He describes this novel way of preventing the spread of malaria in the journal PloS Pathogens.

You May Like

Photogallery South Africa Bans Travelers From Ebola-stricken Countries

South Africans returning from affected West African countries will be thoroughly screened, required to fill out medical questionnaire, health minister says More

Multimedia UN Launches ‘Biggest Aid Operation in 30 Years’ in Iraq

Move aims to help thousands of Iraqi religious minorities who fled their homes as Kurdish, Iraqi government forces battle Sunni insurgents More

Video African Media Tries to Educate Public About Ebola

IT specialists, together with radio and TV reporters, are battling misinformation and prejudice about disease More

This forum has been closed.
Comments
     
There are no comments in this forum. Be first and add one

Featured Videos

Your JavaScript is turned off or you have an old version of Adobe's Flash Player. Get the latest Flash player.
Gaza Conflict, Hamas Popularity Challenge Abbasi
X
Scott Stearns
August 21, 2014 9:20 PM
The Palestinian unity government of Mahmoud Abbas has failed to convince Hamas to agree to Egyptian-negotiated terms with Israel on a Gaza cease-fire. VOA State Department Correspondent Scott Stearns reports on what the Gaza conflict means for President Abbas, with whom U.S. officials have worked for years on a two-state solution to the Israeli-Palestinian conflict.
Video

Video Gaza Conflict, Hamas Popularity Challenge Abbas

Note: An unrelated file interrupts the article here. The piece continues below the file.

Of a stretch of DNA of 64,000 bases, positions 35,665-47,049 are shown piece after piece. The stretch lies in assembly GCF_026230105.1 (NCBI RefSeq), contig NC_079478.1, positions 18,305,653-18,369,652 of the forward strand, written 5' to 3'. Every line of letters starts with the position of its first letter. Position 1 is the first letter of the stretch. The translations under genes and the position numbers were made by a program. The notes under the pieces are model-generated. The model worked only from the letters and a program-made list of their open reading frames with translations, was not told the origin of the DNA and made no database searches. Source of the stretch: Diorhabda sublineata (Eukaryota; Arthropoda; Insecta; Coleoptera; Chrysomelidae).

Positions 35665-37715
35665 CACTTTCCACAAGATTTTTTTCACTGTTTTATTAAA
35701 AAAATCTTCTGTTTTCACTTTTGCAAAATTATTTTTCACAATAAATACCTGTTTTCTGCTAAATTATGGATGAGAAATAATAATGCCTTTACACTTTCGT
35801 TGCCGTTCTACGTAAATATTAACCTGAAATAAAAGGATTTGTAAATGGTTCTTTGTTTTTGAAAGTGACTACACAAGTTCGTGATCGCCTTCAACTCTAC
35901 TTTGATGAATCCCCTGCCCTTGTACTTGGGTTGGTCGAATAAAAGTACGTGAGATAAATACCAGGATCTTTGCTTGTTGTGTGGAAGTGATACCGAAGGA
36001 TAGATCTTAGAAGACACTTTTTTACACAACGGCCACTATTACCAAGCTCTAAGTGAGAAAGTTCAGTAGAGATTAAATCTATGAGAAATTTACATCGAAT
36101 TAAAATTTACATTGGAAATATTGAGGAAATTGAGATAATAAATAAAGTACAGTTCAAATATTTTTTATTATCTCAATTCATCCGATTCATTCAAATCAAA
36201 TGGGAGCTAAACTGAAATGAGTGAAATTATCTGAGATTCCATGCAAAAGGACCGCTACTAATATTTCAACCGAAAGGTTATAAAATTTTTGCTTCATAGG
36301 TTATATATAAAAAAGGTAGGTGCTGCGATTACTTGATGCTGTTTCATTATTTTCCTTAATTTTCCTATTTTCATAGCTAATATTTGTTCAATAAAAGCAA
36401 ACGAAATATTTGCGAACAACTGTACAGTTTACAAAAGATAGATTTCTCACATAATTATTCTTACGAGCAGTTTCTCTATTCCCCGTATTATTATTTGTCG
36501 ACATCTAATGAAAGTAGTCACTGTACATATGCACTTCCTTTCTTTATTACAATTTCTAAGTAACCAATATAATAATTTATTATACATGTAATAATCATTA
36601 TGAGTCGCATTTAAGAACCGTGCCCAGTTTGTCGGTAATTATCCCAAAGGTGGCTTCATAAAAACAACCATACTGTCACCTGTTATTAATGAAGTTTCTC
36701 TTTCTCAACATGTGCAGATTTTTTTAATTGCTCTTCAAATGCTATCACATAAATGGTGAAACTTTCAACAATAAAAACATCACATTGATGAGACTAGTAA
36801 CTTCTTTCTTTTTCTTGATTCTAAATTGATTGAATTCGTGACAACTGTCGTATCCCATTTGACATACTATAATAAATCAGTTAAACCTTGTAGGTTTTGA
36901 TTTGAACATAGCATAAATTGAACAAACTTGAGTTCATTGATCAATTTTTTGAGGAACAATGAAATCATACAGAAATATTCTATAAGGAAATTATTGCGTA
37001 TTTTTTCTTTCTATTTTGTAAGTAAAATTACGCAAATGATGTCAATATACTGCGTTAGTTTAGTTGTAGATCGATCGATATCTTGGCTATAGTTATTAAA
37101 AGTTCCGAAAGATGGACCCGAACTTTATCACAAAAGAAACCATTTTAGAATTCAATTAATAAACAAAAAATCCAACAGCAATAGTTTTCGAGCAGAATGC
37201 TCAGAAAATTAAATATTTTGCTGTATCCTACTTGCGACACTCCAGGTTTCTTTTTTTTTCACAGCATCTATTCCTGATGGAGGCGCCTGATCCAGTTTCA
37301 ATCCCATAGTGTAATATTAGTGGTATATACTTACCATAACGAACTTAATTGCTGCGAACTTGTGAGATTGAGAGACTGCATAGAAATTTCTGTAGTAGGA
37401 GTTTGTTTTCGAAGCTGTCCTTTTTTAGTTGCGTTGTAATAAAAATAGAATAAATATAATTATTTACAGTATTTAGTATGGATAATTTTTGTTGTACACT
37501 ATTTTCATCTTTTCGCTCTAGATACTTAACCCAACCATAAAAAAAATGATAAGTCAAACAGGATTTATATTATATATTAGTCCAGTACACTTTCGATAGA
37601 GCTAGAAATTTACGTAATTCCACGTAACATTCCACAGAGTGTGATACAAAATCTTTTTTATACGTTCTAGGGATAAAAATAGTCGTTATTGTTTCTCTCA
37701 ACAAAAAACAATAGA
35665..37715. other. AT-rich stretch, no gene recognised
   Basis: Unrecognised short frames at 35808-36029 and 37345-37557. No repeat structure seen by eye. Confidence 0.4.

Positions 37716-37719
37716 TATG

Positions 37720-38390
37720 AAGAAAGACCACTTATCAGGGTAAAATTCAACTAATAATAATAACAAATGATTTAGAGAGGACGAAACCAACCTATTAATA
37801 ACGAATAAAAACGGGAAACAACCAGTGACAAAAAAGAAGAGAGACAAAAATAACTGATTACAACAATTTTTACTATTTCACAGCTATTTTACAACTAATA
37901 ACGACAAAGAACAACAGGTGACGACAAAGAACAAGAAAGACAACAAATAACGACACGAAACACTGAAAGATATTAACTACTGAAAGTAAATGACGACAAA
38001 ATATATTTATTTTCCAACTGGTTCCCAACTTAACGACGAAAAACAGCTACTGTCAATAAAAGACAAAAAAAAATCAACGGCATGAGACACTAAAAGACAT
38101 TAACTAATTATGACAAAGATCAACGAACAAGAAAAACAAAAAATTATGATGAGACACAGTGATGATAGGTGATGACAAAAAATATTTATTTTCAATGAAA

The Palestinian unity government of Mahmoud Abbas has failed to convince Hamas to agree to Egyptian-negotiated terms with Israel on a Gaza cease-fire. VOA State Department Correspondent Scott Stearns reports on what the Gaza conflict means for President Abbas, with whom U.S. officials have worked for years on a two-state solution to the Israeli-Palestinian conflict.
Video

Video Nigeria's 'Nollywood' Movie Industry Rolls in High Gear

Twenty years after its birth in a video shop in Lagos, Nigeria's "Nollywood" is one of the most prolific film industries on earth. Despite low budgets and whirlwind production schedules, Nigerian films are wildly popular in Africa and industry professionals say they hope, in the future, their films will be as great in quality as they are in quantity. Heather Murdock has more for VOA from Lagos.
Video

Video UN Launches 'Biggest Aid Operation in 30 Years' in Iraq

The United Nations has launched what it describes as one of the biggest aid operations in 30 years in northern Iraq, as hundreds of thousands of refugees flee the extremist Sunni militant group calling itself the Islamic State. As Kurdish and Iraqi forces battle the Sunni insurgents, the fighting has forced more people to flee their homes. Kurdish authorities say the international community must act now to avert a humanitarian catastrophe. Henry Ridgwell reports for VOA from London.
Video

Video Cambodian American Hip Hop Artist Sings of Personal Struggles

A growing underground movement of Cambodian American hip hop artists is rapping about the struggles of living in urban America. Most, if not all of them, are refugees or children of refugees who came to the United States from Cambodia to escape the Khmer Rouge genocide of the 1970s. Through their music, the artists hope to give voice to immigrants who have been struggling quietly for years. Elizabeth Lee reports from Long Beach, California.
Video

Video African Media Tries to Educate Public About Ebola

While the Ebola epidemic continues to claim lives in West Africa, information technology specialists, together with radio and TV reporters, are battling misinformation and prejudice about the disease - using social media to educate the public about the deadly virus. VOA’s George Putic has more.